Thursday, October 14, 2010

More from the field....

More information from my ride-along with the neighbors.............................................

I didn't ride in the beet truck last night after work....instead I went to the field that was being topped. I had ridden in plenty of grain-trucks in my time. I had never seen the topper work - and this was the last batch of the neighbors beets to be topped.

See the hidden top amongst the forage, thats the beet. Its been hiding and growing for the past several months accumulating sugar and hopefully making the farmer some money. After you've seen all the special equipment it takes to be a beet farmer - you understand the importance of sugar content and timing. The beet cannot be topped until just prior to being lifted. The farmer I rode with actually was warned by his field scout that they may have to abandon the field they were lifting on and go to a "fresher" field because removing the tops will cause the beet temperature to increase faster.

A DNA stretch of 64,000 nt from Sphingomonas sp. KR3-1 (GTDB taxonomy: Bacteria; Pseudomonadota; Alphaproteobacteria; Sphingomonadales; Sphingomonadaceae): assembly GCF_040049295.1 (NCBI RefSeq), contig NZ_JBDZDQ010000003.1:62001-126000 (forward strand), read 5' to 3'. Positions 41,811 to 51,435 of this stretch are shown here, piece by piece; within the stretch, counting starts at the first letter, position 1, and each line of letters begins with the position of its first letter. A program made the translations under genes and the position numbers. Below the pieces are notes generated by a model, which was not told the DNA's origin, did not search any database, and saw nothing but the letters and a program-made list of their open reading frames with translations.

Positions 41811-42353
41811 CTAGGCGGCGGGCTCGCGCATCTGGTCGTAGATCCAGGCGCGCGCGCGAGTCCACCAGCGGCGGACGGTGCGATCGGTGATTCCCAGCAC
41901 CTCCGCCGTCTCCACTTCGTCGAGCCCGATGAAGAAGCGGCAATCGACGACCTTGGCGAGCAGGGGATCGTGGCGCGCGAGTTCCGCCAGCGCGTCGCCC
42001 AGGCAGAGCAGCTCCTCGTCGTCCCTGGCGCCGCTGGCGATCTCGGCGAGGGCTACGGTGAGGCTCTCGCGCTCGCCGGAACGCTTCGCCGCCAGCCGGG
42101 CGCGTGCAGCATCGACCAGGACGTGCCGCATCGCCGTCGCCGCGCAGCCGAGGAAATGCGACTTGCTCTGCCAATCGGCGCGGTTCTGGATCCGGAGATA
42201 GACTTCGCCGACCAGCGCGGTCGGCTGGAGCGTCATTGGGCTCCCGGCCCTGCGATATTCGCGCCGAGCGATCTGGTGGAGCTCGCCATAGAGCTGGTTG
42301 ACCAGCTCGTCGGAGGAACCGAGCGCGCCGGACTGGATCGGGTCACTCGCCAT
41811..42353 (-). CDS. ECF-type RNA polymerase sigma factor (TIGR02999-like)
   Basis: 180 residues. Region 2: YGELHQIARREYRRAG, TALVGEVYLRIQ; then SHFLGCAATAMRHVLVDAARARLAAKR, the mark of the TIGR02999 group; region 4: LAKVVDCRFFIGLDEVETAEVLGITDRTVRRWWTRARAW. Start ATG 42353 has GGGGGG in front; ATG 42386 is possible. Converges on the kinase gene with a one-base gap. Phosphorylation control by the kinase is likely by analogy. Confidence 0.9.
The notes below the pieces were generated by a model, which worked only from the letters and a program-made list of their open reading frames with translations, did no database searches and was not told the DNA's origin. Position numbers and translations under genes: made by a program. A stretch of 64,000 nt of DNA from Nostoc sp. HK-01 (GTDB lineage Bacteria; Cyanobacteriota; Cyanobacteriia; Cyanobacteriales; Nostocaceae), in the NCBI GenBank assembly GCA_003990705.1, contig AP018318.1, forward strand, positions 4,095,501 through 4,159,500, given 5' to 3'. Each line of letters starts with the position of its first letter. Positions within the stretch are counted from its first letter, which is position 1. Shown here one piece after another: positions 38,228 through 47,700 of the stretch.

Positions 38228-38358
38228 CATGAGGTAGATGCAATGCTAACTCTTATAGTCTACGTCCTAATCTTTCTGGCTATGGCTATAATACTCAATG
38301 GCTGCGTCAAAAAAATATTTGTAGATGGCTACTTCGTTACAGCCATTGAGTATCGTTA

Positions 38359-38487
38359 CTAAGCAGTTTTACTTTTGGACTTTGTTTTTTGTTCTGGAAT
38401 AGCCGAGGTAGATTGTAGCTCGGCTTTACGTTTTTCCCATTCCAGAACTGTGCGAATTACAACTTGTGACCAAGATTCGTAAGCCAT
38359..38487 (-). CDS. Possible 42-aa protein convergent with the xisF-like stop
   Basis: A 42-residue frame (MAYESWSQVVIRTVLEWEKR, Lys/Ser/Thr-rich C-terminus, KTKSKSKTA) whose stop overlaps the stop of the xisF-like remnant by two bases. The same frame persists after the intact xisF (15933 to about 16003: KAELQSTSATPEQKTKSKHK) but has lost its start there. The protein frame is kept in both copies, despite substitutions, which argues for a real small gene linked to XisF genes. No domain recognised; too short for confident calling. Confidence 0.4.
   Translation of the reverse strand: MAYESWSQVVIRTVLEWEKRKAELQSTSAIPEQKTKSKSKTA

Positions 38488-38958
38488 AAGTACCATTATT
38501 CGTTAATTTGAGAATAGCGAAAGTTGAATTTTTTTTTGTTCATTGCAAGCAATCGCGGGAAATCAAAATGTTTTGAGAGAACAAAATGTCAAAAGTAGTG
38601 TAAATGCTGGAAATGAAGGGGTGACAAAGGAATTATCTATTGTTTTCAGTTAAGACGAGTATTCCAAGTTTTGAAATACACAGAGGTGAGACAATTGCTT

Basically, the topper is a street sweeper. The underside of the topper is pictured below. It moves along on top of the beet slicking the top right off.

If you have a good set of eyes, you can tell the difference in about 4 1/2 inches on the topped beets versus the untopped beats. Since they were concerned about the beet temperature, they were actually "temping" the beets throughout the day on the other field and were finally released to top this field last night about 4:30 p.m.

The topped beet rows look like this. These beets will probably stand uncovered like this hopefully no more than 24-30 hours before being lifted. The green forage will die down and you can see beets popping out of the ground.

The last photo is to show you the average size of the beets. Sitting beside the beet was the only item I had in my pocket - my chapstick. Its a 2'' tube of chapstick that roughly the same size as a dime in diameter.

If you are interested more in beet production, visit Sugarbeet Production & Research at NDSU/MSU . If you would like to know about how the majority of sugar is produced in the U.S., visit this link.

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